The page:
Exhibit 859A
Mr. Trudel's second question brought Mr. Newman to the screening questionnaire that Ms. McKenzie had filed as an exhibit earlier in the morning. (Exhibit 859A). If the company was interested in 18-24 year olds, why were they screening out people who were as young as 20?

"There appears to be a typo in the screener," Mr. Newman said. Given the way these questions are set up (several of which have been referred to previously in the trial), this seemed like an unlikely explanation -- but Mr. Newman stuck with it.

Exhibit 578A
He similarly stuck with his explanation that the reference  to "Nintendo age" in their plans for a website to promote the Export A Extreme Sports did not suggest that young users were hoped for. He himself played Nintendo games, he said -- he saw the term as a "creative way" to describe those who liked computers.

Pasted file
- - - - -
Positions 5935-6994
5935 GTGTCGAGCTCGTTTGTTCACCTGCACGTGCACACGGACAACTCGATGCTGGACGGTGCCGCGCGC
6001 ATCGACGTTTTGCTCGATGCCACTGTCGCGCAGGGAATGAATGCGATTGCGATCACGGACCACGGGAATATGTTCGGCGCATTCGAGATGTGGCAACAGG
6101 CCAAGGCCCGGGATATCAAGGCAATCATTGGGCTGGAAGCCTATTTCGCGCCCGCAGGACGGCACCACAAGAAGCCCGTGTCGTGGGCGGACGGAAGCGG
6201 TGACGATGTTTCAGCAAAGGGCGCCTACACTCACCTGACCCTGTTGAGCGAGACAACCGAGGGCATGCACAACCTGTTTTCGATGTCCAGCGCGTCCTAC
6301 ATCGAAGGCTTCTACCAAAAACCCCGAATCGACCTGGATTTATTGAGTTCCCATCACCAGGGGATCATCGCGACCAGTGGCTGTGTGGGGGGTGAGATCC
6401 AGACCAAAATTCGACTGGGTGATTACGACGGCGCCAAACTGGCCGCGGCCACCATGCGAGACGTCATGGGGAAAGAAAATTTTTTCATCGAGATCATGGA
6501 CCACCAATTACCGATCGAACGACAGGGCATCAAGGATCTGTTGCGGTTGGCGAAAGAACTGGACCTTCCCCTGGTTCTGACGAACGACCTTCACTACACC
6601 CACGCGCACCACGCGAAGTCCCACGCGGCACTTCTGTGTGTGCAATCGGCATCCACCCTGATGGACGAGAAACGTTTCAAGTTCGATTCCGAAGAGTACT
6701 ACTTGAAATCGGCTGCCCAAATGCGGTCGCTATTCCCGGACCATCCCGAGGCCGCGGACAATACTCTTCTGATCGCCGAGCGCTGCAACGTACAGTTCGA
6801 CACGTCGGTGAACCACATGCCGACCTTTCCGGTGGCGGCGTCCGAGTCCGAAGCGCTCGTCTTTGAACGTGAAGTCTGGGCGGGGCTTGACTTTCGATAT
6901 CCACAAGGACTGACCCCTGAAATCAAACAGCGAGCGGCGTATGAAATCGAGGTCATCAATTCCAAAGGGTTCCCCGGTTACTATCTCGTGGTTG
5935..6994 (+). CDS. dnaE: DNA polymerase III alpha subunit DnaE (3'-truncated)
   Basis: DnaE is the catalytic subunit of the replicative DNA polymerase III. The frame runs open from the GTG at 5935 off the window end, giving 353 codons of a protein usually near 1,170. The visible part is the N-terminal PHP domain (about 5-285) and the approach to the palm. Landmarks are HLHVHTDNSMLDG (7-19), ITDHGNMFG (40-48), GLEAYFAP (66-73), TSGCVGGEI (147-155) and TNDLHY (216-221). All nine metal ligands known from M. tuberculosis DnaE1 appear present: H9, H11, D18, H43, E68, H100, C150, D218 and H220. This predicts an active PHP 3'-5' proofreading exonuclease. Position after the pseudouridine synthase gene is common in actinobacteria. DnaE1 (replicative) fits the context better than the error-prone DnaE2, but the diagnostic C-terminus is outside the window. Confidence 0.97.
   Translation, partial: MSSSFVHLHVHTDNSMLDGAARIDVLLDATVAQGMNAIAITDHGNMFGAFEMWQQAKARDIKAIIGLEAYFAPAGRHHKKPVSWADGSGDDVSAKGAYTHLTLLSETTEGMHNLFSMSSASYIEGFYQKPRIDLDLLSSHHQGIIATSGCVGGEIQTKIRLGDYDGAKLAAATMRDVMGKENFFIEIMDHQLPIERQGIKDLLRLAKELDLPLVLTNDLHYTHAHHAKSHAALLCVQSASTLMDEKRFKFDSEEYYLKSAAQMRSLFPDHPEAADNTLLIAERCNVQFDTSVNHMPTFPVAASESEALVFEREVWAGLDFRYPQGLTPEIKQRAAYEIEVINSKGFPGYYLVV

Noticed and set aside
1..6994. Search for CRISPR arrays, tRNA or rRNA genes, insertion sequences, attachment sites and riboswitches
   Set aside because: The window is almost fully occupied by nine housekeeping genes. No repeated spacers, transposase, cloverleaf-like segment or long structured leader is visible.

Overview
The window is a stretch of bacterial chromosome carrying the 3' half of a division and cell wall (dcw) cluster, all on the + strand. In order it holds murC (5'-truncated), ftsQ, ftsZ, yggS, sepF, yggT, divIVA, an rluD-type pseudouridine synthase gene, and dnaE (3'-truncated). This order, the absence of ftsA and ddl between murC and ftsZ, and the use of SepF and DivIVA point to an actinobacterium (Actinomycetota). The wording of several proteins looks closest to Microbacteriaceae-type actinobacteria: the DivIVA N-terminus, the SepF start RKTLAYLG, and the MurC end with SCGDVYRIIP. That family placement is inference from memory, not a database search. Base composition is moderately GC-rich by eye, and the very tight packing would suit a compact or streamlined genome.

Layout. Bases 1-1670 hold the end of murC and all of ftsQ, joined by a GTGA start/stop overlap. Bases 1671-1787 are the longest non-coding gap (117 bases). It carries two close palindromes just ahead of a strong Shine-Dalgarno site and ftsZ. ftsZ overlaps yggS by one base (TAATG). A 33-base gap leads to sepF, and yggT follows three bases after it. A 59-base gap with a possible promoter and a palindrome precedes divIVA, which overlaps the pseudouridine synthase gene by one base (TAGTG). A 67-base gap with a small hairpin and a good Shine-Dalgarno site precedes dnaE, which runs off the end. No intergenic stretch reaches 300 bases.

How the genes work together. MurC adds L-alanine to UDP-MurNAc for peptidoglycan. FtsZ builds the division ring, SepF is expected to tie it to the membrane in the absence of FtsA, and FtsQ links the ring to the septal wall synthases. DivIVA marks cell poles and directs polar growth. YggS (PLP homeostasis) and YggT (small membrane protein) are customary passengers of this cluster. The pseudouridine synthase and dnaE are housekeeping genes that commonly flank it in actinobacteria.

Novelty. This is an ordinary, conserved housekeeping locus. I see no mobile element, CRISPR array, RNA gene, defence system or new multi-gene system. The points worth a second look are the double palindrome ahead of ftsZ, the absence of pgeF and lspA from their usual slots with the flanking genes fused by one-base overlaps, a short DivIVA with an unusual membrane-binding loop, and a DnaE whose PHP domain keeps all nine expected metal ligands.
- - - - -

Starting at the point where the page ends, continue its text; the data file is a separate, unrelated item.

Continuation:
But it was when Philippe Trudel turned to the application of the 1995 voluntary code that Mr. Newman seemed to struggle. He could not remember what the restrictions were on lifestyle promotions in sponsorships, or age restrictions on the ages of contestants. He did not know why there were exceptions for broadcasts of sponsored events. He could not remember that the code had been amended. When prompted, he tweaked his earlier testimony that "three judges" had been responsible for pre-clearing ads, and admitted that the responsibility had been transferred to the Canadian Advertising Foundation. He could not remember complaints about the company's retail displays. (Exhibit 40005S, 1645A, 1645)  .